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News Wrap: Stocks Plunge Over Consumer Confidence Concerns

In other news Tuesday, Wall Street dropped following a wave of new worries about consumer spending and overseas sell-offs. Also, President Barack Obama voiced confidence about the fate of the financial regulatory reform bill even without the vote of late Democratic Sen. Robert Byrd.

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    Wall Street went back into meltdown mode today over new worries about economic growth. The sell-off started earlier in Asia. It intensified domestically after news that U.S. consumer confidence fell sharply this month.

    The Dow Jones industrial average lost 268 points to close at 9870. The Nasdaq fell 85 points to close at 2135.

    Joining me now from the floor of the New York Stock Exchange is Susie Gharib, anchor of "The Nightly Business Report" on PBS.

    Thanks so much for being with us.


    Hi, Hari. A difficult day today here at the New York Stock Exchange.


    Yes. Walk us through how that kind of trickled over from Asia and all the way over in the U.S.


    Well, you know, there's been a lot of nervousness about the outlook for the U.S. economy all along and for global growth.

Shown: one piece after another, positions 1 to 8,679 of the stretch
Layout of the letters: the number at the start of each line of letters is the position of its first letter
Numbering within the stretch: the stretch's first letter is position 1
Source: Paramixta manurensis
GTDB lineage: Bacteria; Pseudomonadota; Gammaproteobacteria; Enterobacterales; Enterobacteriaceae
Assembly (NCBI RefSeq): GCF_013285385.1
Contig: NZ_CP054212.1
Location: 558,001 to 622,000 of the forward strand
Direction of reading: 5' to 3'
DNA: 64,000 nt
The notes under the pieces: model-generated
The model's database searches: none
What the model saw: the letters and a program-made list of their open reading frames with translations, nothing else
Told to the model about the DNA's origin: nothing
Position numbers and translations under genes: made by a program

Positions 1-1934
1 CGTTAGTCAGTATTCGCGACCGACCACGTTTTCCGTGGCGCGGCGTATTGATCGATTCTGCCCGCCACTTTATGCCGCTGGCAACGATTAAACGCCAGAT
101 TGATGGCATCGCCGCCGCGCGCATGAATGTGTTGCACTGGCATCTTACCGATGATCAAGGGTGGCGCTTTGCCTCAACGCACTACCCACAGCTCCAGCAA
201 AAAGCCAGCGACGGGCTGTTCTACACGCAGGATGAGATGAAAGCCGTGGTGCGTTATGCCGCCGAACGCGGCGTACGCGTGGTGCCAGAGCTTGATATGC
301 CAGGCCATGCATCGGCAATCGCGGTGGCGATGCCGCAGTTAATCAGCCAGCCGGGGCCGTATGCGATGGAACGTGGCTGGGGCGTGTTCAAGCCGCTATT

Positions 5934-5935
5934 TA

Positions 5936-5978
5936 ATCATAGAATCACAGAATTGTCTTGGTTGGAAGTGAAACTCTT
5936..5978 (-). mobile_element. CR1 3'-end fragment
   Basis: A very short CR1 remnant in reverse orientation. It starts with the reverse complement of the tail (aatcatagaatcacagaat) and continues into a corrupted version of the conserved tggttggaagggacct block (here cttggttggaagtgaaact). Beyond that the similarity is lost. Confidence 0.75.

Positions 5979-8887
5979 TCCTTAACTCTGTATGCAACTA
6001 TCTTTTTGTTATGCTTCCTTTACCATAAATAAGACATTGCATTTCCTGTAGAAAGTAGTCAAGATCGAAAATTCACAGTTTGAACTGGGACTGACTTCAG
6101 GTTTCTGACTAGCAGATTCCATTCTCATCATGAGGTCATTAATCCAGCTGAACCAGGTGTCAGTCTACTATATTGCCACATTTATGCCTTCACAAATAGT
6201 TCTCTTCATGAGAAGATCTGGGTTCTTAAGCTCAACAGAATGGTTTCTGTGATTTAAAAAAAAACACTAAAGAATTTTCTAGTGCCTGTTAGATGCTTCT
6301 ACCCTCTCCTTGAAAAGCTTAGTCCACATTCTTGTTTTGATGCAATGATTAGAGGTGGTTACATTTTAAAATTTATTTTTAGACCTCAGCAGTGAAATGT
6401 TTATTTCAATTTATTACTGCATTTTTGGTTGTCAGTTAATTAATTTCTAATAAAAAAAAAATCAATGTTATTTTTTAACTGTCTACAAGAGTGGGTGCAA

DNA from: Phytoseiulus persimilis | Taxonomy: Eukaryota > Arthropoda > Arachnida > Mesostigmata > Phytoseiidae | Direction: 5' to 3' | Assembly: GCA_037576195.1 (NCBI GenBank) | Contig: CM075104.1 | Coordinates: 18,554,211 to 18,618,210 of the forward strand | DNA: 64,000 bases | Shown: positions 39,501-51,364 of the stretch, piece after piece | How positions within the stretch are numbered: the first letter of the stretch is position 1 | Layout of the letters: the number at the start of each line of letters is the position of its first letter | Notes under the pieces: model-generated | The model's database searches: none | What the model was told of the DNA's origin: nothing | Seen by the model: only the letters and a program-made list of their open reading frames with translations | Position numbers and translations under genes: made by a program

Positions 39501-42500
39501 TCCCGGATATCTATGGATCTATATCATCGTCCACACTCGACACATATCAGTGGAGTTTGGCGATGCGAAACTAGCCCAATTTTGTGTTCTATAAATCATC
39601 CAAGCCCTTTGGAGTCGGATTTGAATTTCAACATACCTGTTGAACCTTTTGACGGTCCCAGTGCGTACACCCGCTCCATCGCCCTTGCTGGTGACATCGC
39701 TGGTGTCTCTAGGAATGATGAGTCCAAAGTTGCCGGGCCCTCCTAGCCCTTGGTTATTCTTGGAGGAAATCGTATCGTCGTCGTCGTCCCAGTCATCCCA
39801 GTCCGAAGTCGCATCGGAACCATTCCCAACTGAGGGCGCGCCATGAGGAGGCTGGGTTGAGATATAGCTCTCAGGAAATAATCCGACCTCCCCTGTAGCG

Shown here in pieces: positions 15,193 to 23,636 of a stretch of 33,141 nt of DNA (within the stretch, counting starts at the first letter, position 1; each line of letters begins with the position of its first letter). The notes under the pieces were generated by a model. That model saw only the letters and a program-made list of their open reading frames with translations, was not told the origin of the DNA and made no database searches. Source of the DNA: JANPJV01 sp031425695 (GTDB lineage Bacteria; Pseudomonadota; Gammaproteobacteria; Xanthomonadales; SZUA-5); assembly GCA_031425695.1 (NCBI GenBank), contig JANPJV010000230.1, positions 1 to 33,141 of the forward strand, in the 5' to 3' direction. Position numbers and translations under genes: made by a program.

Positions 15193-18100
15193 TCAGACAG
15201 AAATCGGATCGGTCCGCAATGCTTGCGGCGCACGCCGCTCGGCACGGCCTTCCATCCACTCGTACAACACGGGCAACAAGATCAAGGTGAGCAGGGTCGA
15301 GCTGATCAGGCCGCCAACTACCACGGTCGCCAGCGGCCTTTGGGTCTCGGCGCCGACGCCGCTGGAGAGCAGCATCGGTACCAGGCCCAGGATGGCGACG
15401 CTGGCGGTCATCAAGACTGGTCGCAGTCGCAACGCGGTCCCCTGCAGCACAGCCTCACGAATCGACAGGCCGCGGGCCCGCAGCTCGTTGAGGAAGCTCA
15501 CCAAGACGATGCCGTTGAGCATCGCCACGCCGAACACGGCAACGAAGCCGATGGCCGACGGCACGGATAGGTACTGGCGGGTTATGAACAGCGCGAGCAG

But what worried everybody today, that, overnight, there was a report saying that the Chinese economy, the pace of growth is going to be slowing down. Now, as you know, China has been a powerful driver of global growth. And if China going to slow down, there are a lot of questions about the potential for global growth.

    So, the Shanghai markets sold off. European markets followed. And then the U.S. markets followed because of that consumer confidence report that came out showing a big drop in consumer confidence. And guess what the big worry is there? Jobs. Everybody is worried about the outlook for the job market.


    Well, is that consumer confidence number reflective of what's been happening to the overall market now? It's been six months. It's down about 12 percent. And, really, a lot of times, the market seems to be just going sideways.


    Well, you know, it sort of builds on itself. If your house is worth less, the prices are down, you see the stock market, your stock portfolio is less, your confidence about growth in the future becomes, you know, worrisome.